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CFI 008/2015 Bocimar International N.V. v Emirates Trading Agency LLC

CFI 008/2015 Bocimar International N.V. v Emirates Trading Agency LLC

March 27, 2017

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Claim No: CFI 008/2015

THE DUBAI INTERNATIONAL FINANCIAL CENTRE COURTS 

IN THE COURT OF FIRST INSTANCE

BETWEEN

BOCIMAR INTERNATIONAL N.V. 

Claimant

and

EMIRATES TRADING AGENCY LLC

Defendant


  ORDER OF JUSTICE SIR JEREMY COOKE


UPON reviewing the Claimant’s Appeal Notice dated 21 March 2017 and supporting documents seeking permission to appeal the Order of Judicial Officer Maha Al Mehairi dated 6 March 2017

AND UPON reviewing the Order of Judicial Officer Maha Al Mehairi dated 6 March 2017 (the “Order”)

AND UPON reviewing the Rules of the DIFC Courts (“RDC”)

AND UPON reviewing the documents recorded on the case file

IT IS HEREBY ORDERED THAT:

1.The Claimant be granted leave to appeal against the Order, pursuant to RDC 44.8(1), on the basis that there is a compelling reason why the appeal should be heard and/or the appeal has a real prospect of success.

2. Costs shall be costs in the appeal.

Issued by:

Nassir Al Nasser

Judicial Officer

Date of issue: 27 March 2017

At: 11am

REASONS:

1.The Order of 6 March 2017 for wasted costs was made without reference to RDC 38.84 which states that “the Court must give the legal representative a reasonable opportunity to attend a hearing to give reasons why the Court should not make such an order” against that representative. RDC 38.84 is phrased in mandatory terms.

2. When the application for a wasted costs order was filed on 13 February 2017, with service apparently effective on 14 February, it is arguable that the Court should have directed the legal representative to state whether it was content for the matter to be determined without a hearing and set a time for a response. It is arguable that it could not properly proceed to determine the matter on paper without a hearing after 14 days had expired without a response from the legal representative, given the nature of the application and the terms of the Rule.

3. Practice Direction No. 4 of 2014 also sets out the need for the Court to make directions about the procedure to be followed where there is an application for a wasted costs order to ensure fairness as well as simplicity.

4. The Court ordinarily takes such an application in two stages as set out in paragraph 7 of the Practice Direction and considers whether there is material, which, if unanswered, would be likely to lead to a wasted costs order and whether such wasted costs proceedings are justified before giving the legal representative the opportunity to make representations in writing or at a hearing and only then proceeding to decide whether it is appropriate to make such an order. No directions or any such procedure appear to have been followed here.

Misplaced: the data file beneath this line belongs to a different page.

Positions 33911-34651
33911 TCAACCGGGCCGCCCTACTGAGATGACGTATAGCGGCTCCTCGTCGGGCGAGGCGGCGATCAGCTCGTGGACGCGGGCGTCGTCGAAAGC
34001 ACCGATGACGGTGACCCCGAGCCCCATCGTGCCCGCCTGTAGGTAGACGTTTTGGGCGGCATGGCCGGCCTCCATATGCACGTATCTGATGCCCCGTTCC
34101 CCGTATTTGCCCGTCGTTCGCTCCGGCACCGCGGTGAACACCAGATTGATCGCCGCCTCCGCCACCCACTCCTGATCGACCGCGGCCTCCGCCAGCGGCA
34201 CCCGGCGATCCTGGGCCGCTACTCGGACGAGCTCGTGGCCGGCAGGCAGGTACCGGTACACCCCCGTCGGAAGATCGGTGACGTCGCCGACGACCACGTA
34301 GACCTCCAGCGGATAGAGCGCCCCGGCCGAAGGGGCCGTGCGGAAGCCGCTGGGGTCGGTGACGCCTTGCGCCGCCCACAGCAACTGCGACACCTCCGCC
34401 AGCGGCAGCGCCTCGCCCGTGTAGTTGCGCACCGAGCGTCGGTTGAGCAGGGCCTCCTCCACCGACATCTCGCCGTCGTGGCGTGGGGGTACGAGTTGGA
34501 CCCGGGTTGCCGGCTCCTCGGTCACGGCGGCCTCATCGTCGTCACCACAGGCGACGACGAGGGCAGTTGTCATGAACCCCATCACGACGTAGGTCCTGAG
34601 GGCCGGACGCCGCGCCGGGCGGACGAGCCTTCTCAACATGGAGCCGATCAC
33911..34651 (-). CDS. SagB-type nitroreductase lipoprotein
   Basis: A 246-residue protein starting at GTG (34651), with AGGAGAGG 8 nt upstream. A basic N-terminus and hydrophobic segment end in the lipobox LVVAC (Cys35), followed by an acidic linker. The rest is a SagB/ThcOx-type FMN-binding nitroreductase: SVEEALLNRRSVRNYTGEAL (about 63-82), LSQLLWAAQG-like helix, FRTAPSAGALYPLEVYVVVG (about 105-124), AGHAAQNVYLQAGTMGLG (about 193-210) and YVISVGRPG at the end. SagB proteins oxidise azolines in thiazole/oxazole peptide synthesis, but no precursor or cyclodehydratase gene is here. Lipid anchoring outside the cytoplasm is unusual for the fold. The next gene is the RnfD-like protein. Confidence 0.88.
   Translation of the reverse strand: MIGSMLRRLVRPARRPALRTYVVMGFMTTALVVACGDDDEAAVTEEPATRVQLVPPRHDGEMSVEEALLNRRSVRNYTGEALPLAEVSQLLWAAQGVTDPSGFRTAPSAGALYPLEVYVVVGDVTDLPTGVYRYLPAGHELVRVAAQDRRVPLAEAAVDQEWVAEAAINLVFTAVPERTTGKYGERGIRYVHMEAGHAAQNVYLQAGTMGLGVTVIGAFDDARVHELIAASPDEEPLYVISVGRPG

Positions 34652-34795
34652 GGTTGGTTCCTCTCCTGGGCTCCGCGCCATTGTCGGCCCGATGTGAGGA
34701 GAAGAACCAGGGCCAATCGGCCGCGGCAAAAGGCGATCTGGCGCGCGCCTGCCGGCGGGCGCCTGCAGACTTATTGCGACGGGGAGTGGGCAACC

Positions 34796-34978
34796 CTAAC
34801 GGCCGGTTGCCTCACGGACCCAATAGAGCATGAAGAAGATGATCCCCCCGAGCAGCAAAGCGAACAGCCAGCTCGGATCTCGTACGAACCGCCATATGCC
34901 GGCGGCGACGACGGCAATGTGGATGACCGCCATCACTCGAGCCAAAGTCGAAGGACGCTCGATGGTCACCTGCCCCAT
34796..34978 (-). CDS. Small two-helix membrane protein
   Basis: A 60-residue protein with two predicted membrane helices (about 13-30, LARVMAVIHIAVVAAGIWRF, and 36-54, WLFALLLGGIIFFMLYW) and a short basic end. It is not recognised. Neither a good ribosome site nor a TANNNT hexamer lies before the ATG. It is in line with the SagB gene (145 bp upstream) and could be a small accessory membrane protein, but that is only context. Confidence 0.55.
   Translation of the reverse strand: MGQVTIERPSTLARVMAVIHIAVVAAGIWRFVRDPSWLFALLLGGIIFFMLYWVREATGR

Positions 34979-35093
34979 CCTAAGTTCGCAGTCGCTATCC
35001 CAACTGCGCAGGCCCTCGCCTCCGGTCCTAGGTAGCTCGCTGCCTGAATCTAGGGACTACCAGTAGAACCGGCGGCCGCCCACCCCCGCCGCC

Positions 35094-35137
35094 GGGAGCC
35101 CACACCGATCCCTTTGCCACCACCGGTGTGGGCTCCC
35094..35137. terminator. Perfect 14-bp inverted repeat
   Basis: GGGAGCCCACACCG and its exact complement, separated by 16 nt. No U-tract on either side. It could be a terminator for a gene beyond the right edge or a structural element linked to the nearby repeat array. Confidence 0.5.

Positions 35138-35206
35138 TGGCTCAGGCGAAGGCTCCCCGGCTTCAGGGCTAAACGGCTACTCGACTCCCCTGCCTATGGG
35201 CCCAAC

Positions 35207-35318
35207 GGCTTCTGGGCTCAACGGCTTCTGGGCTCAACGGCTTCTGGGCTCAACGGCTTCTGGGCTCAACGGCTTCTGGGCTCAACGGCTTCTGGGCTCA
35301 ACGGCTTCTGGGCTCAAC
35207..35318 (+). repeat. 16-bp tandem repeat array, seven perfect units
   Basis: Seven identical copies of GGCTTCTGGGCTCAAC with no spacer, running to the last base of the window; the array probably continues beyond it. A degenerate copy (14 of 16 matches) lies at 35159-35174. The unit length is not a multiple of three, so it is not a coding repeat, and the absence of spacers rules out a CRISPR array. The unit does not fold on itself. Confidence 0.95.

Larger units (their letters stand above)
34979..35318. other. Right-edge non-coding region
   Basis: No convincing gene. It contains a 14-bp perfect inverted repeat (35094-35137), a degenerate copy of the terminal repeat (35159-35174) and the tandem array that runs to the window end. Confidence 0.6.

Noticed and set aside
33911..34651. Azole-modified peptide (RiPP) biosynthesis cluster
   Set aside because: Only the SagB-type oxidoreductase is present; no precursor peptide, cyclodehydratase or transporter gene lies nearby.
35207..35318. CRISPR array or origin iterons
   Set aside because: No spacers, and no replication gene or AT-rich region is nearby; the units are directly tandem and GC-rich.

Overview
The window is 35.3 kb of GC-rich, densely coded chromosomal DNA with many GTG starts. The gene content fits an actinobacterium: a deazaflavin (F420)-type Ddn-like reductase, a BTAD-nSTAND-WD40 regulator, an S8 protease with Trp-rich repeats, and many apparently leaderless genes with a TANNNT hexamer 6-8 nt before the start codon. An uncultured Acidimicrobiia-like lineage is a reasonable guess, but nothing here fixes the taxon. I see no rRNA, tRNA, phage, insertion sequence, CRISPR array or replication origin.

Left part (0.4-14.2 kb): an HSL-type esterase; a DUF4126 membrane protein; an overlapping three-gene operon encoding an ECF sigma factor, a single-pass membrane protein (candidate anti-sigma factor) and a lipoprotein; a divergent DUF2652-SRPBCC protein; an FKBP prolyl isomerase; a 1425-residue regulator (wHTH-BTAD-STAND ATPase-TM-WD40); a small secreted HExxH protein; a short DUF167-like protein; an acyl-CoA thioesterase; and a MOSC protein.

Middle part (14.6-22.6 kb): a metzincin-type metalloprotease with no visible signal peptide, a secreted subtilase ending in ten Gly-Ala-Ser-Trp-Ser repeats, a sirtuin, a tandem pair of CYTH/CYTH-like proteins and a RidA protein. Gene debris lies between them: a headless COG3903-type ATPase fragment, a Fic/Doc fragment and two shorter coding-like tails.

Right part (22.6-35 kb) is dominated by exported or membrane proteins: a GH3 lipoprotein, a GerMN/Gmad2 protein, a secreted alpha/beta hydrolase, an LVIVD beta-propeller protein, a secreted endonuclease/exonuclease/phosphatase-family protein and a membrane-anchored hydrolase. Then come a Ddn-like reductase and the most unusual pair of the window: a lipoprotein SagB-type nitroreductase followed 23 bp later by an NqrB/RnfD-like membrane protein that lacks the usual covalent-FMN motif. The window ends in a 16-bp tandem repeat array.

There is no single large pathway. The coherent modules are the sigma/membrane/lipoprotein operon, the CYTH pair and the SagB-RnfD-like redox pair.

5. A longer period than 14 days might well have been required for a response in any event, because of the serious nature of the order sought, since a wasted costs order should only be made where the legal representative has acted improperly, unreasonably and negligently, where its defaults have caused unnecessary costs and where it is just in all the circumstances to compensate the other party for some or all of the costs incurred or wasted. Although it seems that the legal representative misunderstood the effect of the RDC about the need for service and/or was unclear about the representation of the witnesses as opposed to the Defendant judgment debtor and/or should have appreciated the need for personal service on the witnesses in respect of contempt proceedings, the legal representative had to be given a clear and adequate opportunity to deal with the application. It is arguable that:

(a) There was no good evidence of wasted costs incurred in relation to the failure to serve the Suspended Committal order or notice of the hearing.

(b) Justice may not have required such an order to be made, in the context of the enforcement proceedings as a whole, particularly given the history of difficulty in serving Messrs Kamya and Baroudi in respect of the judgment debt of the Defendant enshrined in the consent order of 26 January 2016.

(c) No such order should have been considered until the end of the proceedings.

6. In the circumstances, there is a compelling reason why this appeal should be heard and a realistic prospect of success, even if the legal representative failed to act as it should.

7. The Applicant has sought permission to appeal rather than applied for a reconsideration by a CFI Judge of the decision of the Judicial Officer de novo under Practice Direction No. 3 of 2015 which required such an application to be made within 3 days of the decision made. That would have been a more appropriate procedure, rather than seeking permission to appeal and pursuing an appeal.

8. The other relief sought in paragraph 3 of the draft order is not properly the subject of an appeal and should be the subject of a separate application if it is to be pursued.

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